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The Energy Report: Superlatives

By Phil FlynnCommoditiesOct 27, 2022 09:34AM ET
www.investing.com/analysis/the-energy-report-superlatives-200631604
The Energy Report: Superlatives
By Phil Flynn   |  Oct 27, 2022 09:34AM ET
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There were a lot of superlatives in the Energy Information Administration (EIA) Status report this week. The EIA reported that U.S. crude exports hit a record high. On the other hand, net crude imports were the lowest in history. Gasoline imports into the Gulf of Mexico hit zero for the first time since November 2020. US SPR crude stocks fell to the lowest level since 1984. Crude stocks did reach their highest level since July of 2021 but are still 2% below the average for this time of year.

The Energy Department, meanwhile, estimates there’s only enough diesel available now to satisfy about 25 days’ worth of demand. Brian Deese, the director of the National Economic Council, told Bloomberg that supplies were “dangerously low,” a term we used weeks ago.

The EIA said distillate fuel includes heating oil inventories and is about 20% below the five-year average for this time of year. Drilled but uncompleted wells have hit the lowest level since 2013 and the Energy Information Administration confirms what we have been saying that this means that U.S. oil production is going to struggle. The EIA said that more wells were completed than were drilled in the United States from July 2020 through September 2022 (the latest month for which data are available). As a result, the number of drilled but uncompleted wells (DUCs) in the United States fell to 4,333 as of September 2022, the fewest since at least December 2013, when we started estimating the number of DUCs. Fewer DUCs and natural gas pipeline constraints could limit future U.S. crude oil production growth.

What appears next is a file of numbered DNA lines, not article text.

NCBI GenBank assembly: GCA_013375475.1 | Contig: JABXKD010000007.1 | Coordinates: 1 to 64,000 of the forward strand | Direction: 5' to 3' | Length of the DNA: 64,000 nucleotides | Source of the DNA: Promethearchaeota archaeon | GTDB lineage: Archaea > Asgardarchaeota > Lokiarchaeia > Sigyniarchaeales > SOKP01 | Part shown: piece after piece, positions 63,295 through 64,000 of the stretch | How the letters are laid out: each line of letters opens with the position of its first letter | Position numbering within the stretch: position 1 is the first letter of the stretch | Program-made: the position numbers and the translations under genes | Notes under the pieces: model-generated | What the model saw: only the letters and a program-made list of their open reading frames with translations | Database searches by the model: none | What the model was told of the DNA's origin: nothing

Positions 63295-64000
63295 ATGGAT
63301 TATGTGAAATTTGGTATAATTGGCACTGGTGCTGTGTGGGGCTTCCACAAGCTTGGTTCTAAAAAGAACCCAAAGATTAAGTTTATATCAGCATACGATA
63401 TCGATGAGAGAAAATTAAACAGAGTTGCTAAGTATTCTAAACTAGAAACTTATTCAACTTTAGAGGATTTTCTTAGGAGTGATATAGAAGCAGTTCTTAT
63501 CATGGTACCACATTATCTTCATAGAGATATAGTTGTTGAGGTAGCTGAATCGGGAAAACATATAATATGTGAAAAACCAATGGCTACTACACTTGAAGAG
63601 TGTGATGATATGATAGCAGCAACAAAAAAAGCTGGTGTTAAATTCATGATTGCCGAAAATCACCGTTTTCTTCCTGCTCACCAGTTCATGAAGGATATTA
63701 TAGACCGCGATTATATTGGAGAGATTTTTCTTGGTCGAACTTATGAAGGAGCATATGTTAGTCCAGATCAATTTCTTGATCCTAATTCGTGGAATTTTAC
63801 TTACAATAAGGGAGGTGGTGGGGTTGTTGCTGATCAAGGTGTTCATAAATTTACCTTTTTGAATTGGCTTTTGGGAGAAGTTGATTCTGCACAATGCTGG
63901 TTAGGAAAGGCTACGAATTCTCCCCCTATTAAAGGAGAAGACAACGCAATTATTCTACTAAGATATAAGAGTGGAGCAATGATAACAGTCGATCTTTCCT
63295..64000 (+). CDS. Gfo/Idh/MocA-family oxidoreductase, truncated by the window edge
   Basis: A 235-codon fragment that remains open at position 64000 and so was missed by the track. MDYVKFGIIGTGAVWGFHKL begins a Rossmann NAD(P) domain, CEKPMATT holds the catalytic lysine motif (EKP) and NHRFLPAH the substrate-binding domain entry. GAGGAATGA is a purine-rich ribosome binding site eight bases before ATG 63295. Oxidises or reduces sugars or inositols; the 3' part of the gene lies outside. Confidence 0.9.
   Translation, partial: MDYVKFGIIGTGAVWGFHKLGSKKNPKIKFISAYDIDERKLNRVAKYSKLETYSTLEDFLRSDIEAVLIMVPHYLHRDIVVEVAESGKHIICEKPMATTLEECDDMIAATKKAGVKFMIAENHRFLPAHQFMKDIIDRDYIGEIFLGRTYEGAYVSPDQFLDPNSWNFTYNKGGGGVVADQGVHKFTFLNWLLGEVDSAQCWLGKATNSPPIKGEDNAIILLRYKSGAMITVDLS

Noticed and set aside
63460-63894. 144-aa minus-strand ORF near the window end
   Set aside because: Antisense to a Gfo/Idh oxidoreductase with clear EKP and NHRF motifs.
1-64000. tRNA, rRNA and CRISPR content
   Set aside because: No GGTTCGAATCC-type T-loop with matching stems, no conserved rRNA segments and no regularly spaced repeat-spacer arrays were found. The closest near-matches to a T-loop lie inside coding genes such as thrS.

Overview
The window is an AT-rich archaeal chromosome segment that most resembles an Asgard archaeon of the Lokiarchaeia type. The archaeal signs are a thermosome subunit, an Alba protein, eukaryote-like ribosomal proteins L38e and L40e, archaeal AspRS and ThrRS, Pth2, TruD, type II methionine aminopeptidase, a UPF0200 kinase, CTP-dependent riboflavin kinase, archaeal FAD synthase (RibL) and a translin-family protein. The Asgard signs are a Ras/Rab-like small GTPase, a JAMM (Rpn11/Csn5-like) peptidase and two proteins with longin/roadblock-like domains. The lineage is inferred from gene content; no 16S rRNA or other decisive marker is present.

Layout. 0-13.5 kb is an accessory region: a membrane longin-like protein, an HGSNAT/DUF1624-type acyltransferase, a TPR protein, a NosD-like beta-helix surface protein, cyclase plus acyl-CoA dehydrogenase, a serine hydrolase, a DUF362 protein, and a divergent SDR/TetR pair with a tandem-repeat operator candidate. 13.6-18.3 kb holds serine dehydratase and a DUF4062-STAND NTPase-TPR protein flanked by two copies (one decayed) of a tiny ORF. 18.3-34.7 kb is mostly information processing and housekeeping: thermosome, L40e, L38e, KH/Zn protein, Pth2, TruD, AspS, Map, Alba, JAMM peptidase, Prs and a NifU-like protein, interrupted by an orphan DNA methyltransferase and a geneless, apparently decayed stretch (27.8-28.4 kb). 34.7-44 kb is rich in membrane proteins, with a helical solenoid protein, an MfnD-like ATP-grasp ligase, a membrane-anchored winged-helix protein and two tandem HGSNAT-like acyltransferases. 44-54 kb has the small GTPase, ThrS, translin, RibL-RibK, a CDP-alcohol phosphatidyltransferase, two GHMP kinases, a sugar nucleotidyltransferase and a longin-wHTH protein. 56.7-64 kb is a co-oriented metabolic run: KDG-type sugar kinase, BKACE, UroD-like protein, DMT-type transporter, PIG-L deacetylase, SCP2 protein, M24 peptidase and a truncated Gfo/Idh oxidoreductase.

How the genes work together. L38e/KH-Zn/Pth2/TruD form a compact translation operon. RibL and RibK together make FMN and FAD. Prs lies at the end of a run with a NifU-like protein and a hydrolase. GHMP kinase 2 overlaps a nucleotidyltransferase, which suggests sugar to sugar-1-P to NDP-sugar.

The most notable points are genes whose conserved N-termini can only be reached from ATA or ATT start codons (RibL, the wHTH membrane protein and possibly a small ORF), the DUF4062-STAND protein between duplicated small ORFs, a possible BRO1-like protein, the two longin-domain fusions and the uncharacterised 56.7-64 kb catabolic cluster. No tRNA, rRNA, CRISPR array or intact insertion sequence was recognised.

Not only do we have a situation where we’re facing tight supplies of almost everything petroleum across the board, but we’re also adding to the upside risk factor of these prices because of geopolitical war premiums. When Biden was elected, he suggested that when it came to foreign policies that the “adults were back in the room.” Yet it is Saudi Arabia that suggests that the Biden administration’s foreign policy is actually the opposite. Biden’s policy of being tough on Saudi Arabia and the United Arab Emirates in the first year of their administration tried to make them a ‘pariah state’, then later begged them for more oil and pouted when the Saudis didn’t do their bidding. Energy Minister Prince Abdulaziz bin Salman said, “We, as Saudi Arabia, decided to be the mature guys,” at the Future Investment Initiative conference in Riyadh on Tuesday.

The White House did not appreciate those comments. John Kirby (NYSE:KEX), the White House communications coordinator, said, “It’s not like some high school romance here.” Then he went on to blister Saudi Arabia with more tough talk, saying that Saudi actions {support} Ukraine are insufficient to compensate for the OPEC plus decision to cut production. It seems like there are hard feelings with the Secretary of State Anthony Blinken as well as the Biden administration for not putting more fossil fuels into the atmosphere.